AHA writes: "By labeling critical examination of Islam as inherently "racist," we make the chances of reformation far less likely."

I was curious to find out who said where that to engage in critical examination of Islam makes someone a "racist". My search produces no such report. It seems that AHA herself used this term as a strawman argument to present herself as a victim and earn some sympathy by misleading her audience/readership. It would be of interest if anyone can document that someone characterized her "critical examination" as "racist". Otherwise, it seems that she was disingenuous in casting herself as someone accused as a "racist".

Critical discourse is essential for any field of knowledge and religions, a field that also lays claim to the TRUTH, definitely requires critical examination. For a variety of reasons, orthodoxy and obscurantism have gained hold in the Muslim societies. But despite that, Muslims themselves have critical discourses and to suggest that there is no space for critical inquiry and discourse in Islam is simply obfuscating the reality.

Who are the voices of Islam?

AHA thinks that Muslims need a reformation. There are voices among Muslims who not only would agree, but also are actively engaged in that direction. My book Toward Our Reformation: From Legalism to Value-Oriented Islamic Law and Jurisprudence (IIIT, 2011) is part of that critical discourse. [7]

She would like the West in general and USA in particular to embrace individuals such as Towfik Hamid, Zuhdi Jasser and few others as the reformers of Islam. These people have no credibility within the Muslims. By presenting themselves as “anti-radical Islam”, they seek media promotion, especially through US conservative outlets such as Fox News, Glenn Beck Show, O'Reilly Factor, National Review, etc. For example, Tawfik Hamid's delusions led him to assert: "But the majority of Muslim are all passive terrorists." [8] No wonder he is an important fodder for the Islamophobes. Towfik further writes: "When you are a child in the Muslim world, the concept of fear of Hell works very well in your mind and makes you fear that if you didn’t obey Allah or the Koran or the prophet Muhammed, you will be tortured in a terrible manner in Hell."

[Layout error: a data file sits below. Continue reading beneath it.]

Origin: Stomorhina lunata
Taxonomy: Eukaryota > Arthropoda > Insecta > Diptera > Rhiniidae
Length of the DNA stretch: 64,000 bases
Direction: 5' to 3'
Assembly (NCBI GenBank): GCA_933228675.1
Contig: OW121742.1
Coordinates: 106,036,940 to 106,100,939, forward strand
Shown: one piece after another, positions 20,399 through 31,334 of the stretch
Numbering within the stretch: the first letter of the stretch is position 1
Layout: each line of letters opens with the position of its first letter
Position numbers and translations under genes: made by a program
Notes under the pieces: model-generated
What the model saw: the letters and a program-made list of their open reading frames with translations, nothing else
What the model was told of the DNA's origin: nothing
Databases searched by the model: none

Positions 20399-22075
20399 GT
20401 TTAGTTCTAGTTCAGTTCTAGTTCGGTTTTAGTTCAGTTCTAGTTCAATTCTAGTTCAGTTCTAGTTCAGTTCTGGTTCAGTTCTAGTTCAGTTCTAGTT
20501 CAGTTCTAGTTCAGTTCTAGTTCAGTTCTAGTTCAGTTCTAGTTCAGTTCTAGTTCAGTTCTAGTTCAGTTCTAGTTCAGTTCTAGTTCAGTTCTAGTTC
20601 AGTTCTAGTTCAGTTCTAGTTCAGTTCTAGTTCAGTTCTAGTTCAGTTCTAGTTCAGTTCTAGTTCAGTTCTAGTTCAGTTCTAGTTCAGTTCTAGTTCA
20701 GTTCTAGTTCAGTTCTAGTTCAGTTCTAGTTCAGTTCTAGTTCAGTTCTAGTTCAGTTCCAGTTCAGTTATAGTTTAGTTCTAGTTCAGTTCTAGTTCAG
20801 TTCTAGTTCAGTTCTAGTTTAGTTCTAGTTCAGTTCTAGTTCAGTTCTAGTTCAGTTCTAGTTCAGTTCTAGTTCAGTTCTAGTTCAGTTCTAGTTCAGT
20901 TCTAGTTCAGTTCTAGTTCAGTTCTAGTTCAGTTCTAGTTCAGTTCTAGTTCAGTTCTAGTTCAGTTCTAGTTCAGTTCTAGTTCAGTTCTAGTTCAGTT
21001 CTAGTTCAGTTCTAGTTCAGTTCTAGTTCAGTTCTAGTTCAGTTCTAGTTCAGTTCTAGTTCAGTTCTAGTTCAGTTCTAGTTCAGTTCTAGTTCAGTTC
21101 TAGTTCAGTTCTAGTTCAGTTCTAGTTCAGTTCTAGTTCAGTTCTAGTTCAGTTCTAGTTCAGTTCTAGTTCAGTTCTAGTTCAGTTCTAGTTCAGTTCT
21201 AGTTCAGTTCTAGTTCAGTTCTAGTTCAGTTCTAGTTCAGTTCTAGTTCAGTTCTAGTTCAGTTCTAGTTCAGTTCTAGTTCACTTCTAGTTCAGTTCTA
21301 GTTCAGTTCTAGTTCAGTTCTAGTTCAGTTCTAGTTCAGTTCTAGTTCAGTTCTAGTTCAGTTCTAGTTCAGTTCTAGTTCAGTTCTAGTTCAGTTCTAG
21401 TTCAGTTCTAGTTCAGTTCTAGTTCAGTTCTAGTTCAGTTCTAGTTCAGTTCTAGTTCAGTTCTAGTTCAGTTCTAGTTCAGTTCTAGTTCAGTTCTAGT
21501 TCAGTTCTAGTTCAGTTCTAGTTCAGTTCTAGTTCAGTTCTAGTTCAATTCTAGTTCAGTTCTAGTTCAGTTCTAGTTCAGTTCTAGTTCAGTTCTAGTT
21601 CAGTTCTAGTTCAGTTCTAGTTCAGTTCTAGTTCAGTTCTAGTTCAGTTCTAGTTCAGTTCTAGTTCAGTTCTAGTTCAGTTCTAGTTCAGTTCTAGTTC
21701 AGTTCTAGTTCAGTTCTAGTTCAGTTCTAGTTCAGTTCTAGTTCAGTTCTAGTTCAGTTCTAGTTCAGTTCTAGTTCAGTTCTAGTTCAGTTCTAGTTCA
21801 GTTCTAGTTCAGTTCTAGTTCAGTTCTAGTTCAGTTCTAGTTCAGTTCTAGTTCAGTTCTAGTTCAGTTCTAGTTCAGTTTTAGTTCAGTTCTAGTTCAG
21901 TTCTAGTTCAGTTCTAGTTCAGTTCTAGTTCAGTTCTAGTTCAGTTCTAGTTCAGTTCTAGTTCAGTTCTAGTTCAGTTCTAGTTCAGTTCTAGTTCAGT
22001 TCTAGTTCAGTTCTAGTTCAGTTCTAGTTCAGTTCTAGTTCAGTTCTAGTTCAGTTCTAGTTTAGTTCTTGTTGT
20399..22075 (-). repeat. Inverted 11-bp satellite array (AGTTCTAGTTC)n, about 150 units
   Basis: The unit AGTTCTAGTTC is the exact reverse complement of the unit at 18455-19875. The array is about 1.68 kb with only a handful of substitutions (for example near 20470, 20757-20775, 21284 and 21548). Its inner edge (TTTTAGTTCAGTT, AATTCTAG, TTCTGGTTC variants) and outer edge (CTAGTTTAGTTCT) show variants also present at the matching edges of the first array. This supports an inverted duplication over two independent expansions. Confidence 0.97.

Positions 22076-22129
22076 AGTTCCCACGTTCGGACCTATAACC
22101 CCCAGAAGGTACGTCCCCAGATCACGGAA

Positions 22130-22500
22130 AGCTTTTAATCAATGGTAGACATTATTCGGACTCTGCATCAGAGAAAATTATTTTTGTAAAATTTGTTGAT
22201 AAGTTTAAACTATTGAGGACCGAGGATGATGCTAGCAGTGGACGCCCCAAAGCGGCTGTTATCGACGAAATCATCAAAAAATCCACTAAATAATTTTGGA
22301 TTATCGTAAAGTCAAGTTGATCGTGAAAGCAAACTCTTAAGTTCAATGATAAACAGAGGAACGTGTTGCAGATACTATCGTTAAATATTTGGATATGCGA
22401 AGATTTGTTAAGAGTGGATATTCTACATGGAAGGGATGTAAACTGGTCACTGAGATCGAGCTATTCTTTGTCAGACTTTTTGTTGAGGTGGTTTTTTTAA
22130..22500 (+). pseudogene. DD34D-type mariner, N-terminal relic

So, how does he plan to bring reformation? By rewriting the Qur'an and hadith, where hell is mentioned and described? Did the reformation in the West require taking out the subject of heaven and hell from the Christian discourse? And, how does this kind of impractical expectations fit into AHA’s call for reform? It seems that she is not concerned about the realism of her ideas, as long as it helps her and her preferred “Islamic reformers” get attention.

So, are their no reformist voices within Islam?

AHA writes: "theologically sanctioned violence is there to be activated by any number of offenses, including but not limited to adultery, blasphemy, homosexuality and apostasy—that is, to leave Islam."

Note that she wants the West to embrace Hamid or Zuhdi as equivalents of Alexander Solzhenitsyn, Andrei Sakharov, and Václav Havel, whom USA supported as dissidents. She specifically mentions the issues of "adultery, blasphemy, homosexuality and apostasy". Unfortunately, she keeps the wrong company and talks to the people who take her seriously and who find her useful for fomenting Islamophobia.

Let's mention here, for example, Prof. Tariq Ramadan. "He was elected by Time magazine in 2000 as one of the seven religious innovators of the 21st century and in 2004 as one of the 100 most influential people in the world and by Foreign Policy magazine (2005, 2006, 2008-2010, 2012-2015) as one of the top 100 most influential thinkers in the world and Global Thinkers." [9]